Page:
Tweets and Twitters: A Mormon Runs for President


Bruce Chadwick lectures on history and film at Rutgers University in New Jersey. He also teaches writing at New Jersey City University. He holds his PhD from Rutgers and was a former editor for the New York Daily News. Mr. Chadwick can be reached at

New York Fringe Festival
Kraine Theater
85 E. Fourth Street
New York, N.Y.

You think Vice President Joe Biden misspoke last week with his infamous "chains" remark? Go see #MormonInChief, the new political play at the annual New York Fringe Festival. In Matthew Greene’s new work, former Governor Mack Benson, presidential candidate and a Mormon, gives what everybody thinks was a private talk to a religious group at the Mormon temple in Salt Lake City. Sitting in the audience was fellow Mormon Connor Jorgenson, who listens carefully, goes home, and sends out a tweet on the talk. In it, he said that Benson, clearly a thinly-veiled version of Mitt Romney, said he had a secret plan for getting rid of gays, illegals, and bleeding hearts. The tweet starts a political firestorm and the national press started hunting down the previously anonymous Jorgenson.

#MormonInChief is a very funny play that, despite its ups and downs and a lot of slow moments in the middle, pokes serious fun at the Mormon Church and all the bloggers, tweeters and so-called internet journalists. Playwright Greene really aimed his cannon at bloggers.

The plot of the new play is simple. A blogger, Lydia Strout, whose day job is a waitress at Starbucks, finds out where Jorgenson lives and corners him, trying to get him to admit what he did and tell her why he did so. She then becomes very invested in him and tries to use her relationship with him to catapult herself to journalistic fame. At the same time, another woman, Kate Walker, whose husband is vying with Jorgenson for a promotion at work, arrives and tries to get Jorgenson to drop out of the race with her hubby.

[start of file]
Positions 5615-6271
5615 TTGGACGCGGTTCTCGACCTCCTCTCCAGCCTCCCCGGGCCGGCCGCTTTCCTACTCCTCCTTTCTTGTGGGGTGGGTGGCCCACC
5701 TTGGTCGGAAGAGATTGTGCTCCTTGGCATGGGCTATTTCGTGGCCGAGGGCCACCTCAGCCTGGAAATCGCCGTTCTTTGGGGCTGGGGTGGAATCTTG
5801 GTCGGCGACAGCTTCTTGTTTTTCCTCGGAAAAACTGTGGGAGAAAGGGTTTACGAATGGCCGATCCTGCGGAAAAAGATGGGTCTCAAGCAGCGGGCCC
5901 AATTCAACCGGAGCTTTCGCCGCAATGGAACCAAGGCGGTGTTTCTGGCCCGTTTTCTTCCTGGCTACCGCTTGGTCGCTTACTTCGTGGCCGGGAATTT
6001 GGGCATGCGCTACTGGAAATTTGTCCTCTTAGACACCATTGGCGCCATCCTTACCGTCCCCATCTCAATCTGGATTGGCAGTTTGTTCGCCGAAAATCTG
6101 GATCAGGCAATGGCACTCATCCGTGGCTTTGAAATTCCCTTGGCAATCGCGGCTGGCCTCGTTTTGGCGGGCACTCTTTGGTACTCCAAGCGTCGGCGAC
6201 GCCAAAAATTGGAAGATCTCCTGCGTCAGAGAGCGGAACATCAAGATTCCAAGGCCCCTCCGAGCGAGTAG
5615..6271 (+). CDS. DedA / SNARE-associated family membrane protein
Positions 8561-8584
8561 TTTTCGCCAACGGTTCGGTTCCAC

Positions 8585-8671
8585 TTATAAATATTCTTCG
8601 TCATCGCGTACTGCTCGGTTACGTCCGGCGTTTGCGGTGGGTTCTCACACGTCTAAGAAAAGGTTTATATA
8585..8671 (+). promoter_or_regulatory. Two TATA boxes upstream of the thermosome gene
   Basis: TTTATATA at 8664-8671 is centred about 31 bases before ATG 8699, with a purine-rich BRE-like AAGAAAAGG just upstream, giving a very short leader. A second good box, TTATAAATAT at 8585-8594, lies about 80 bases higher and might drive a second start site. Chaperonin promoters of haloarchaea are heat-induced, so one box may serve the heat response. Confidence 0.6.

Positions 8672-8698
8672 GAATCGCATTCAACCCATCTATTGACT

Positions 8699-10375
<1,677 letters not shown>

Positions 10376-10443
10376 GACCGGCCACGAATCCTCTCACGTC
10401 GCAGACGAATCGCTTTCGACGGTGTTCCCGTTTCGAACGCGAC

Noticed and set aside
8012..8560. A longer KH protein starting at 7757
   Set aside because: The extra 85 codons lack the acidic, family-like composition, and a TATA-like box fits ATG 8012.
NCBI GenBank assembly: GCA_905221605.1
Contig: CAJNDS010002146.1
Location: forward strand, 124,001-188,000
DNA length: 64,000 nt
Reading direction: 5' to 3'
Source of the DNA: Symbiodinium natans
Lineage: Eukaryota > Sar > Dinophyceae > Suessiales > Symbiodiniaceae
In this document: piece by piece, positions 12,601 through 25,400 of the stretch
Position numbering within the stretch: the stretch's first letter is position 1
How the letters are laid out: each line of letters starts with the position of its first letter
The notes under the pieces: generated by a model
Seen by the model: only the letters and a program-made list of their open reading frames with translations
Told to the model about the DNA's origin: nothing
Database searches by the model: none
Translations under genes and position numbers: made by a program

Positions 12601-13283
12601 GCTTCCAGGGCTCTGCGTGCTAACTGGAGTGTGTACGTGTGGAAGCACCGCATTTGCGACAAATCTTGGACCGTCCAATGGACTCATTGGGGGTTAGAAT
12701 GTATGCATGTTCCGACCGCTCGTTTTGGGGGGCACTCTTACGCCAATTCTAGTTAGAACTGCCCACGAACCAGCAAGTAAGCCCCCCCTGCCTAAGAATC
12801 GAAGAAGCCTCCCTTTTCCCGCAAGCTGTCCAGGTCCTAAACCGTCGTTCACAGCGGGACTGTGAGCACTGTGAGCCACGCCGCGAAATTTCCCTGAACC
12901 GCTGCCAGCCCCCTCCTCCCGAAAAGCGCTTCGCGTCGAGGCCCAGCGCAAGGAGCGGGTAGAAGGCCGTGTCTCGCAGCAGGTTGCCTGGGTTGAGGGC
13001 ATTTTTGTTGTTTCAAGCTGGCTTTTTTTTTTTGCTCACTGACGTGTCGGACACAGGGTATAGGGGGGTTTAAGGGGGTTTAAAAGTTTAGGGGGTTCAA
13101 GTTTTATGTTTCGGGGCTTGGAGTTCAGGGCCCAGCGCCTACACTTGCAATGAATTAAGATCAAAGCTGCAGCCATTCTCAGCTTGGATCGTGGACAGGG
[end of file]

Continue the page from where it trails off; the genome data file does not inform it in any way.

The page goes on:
Jorgenson’s refusal to say he never sent the blog, and then his haste to say he was sorry, and his sheer wonder about why he is suddenly a media superstar, underlines the plot of the play and present day internet politics, in everybody emails everybody else (I used to get emails from Michelle Obama all the time during the 2008 election and then, after her husband won, she stopped sending them. Was it something I said?)

The play is not anti-Mormon and never raises Governor Benson’s religion as a reason why people might be reluctant to vote for him (polls, of course, show no such reluctance by American voters). The Governor’s Mormonism is really a foil to set up a play about a private talk that goes public and has huge consequences.

Playwright Greene has some real zingers for the whole tweet universe (“privacy is obsolete”) and twitter and dot com journalism in general. His depiction of bloggers and tweeters is so real that you might think Governor Benson really is running for president. Greene recreates the way the national media jumps on a story to build a following. Factchecking becomes a lost art in such an environment. Blogger Strout, always trying to impress Jorgenson, tells him that he has more Twitter followers than the populations of most countries.

Director Austin Regan receives fine performances from Jesse Liebman as a perplexed and puzzled Jorgenson, Nicole Rodenburg as the tenacious Lydia Strout and Karis Danish as the muddling Kate Walker. Michael Holt does wonders with his colorful, multi-color projection show that fires tweets, Internet stories, and newspaper headlines at the audience.

The play has some problems. The middle of it moves very, very slowly and there is far too much time spent on Jorgenson’s relationships with the two women. Why is the promotion at work gimmick needed at all? Where was Governor Benson in all of this? A TV monitor with an actor playing Benson defending himself might have been nice, and a real journalist tossed in might have helped.

The playwright should also have added a bit of Mormon history to his work. The Mormons’ story is intriguing, from the group’s journey to Utah to its marital controversies to Mitt Romney. A simple thirty seconds of history might have improved the work a bit.

Little of this matters. #MormonInChief is a good political spoof and a very perceptive commentary on both presidential campaigns and twitters and tweeters.

You have to wonder, thought, if Governor Benson released his last ten years of tax returns and drives around with his dog on the top of his car.

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